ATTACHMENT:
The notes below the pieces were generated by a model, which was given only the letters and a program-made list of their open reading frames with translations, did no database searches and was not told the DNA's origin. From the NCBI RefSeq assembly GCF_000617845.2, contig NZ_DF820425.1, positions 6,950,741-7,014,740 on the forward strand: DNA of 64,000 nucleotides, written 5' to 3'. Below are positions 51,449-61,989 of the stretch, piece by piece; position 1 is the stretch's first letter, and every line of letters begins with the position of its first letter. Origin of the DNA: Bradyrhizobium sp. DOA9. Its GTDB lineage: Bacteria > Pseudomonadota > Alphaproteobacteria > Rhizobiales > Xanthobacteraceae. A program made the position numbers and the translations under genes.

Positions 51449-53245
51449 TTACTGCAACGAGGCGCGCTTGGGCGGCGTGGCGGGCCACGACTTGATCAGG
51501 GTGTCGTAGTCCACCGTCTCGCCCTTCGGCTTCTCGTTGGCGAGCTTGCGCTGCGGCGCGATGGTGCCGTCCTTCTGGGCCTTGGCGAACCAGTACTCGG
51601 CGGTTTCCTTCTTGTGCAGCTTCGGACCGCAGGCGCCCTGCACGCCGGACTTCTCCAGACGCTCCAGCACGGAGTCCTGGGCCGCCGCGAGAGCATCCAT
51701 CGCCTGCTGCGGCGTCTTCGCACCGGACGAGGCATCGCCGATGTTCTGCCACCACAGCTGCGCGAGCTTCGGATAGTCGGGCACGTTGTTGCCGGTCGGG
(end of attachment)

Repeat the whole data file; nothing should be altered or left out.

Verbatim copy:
The notes below the pieces were generated by a model, which was given only the letters and a program-made list of their open reading frames with translations, did no database searches and was not told the DNA's origin. From the NCBI RefSeq assembly GCF_000617845.2, contig NZ_DF820425.1, positions 6,950,741-7,014,740 on the forward strand: DNA of 64,000 nucleotides, written 5' to 3'. Below are positions 51,449-61,989 of the stretch, piece by piece; position 1 is the stretch's first letter, and every line of letters begins with the position of its first letter. Origin of the DNA: Bradyrhizobium sp. DOA9. Its GTDB lineage: Bacteria > Pseudomonadota > Alphaproteobacteria > Rhizobiales > Xanthobacteraceae. A program made the position numbers and the translations under genes.

Positions 51449-53245
51449 TTACTGCAACGAGGCGCGCTTGGGCGGCGTGGCGGGCCACGACTTGATCAGG
51501 GTGTCGTAGTCCACCGTCTCGCCCTTCGGCTTCTCGTTGGCGAGCTTGCGCTGCGGCGCGATGGTGCCGTCCTTCTGGGCCTTGGCGAACCAGTACTCGG
51601 CGGTTTCCTTCTTGTGCAGCTTCGGACCGCAGGCGCCCTGCACGCCGGACTTCTCCAGACGCTCCAGCACGGAGTCCTGGGCCGCCGCGAGAGCATCCAT
51701 CGCCTGCTGCGGCGTCTTCGCACCGGACGAGGCATCGCCGATGTTCTGCCACCACAGCTGCGCGAGCTTCGGATAGTCGGGCACGTTGTTGCCGGTCGGG